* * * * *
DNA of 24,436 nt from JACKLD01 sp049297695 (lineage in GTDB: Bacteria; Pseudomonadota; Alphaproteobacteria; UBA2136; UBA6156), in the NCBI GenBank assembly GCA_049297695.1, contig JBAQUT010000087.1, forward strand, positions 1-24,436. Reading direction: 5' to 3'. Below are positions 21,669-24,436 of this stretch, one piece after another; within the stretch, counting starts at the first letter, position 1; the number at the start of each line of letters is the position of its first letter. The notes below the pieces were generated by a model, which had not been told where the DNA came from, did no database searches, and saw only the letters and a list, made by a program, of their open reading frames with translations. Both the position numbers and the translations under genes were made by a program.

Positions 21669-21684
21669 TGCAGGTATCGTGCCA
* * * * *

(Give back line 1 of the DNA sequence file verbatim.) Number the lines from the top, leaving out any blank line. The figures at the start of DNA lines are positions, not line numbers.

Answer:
DNA of 24,436 nt from JACKLD01 sp049297695 (lineage in GTDB: Bacteria; Pseudomonadota; Alphaproteobacteria; UBA2136; UBA6156), in the NCBI GenBank assembly GCA_049297695.1, contig JBAQUT010000087.1, forward strand, positions 1-24,436. Reading direction: 5' to 3'. Below are positions 21,669-24,436 of this stretch, one piece after another; within the stretch, counting starts at the first letter, position 1; the number at the start of each line of letters is the position of its first letter. The notes below the pieces were generated by a model, which had not been told where the DNA came from, did no database searches, and saw only the letters and a list, made by a program, of their open reading frames with translations. Both the position numbers and the translations under genes were made by a program.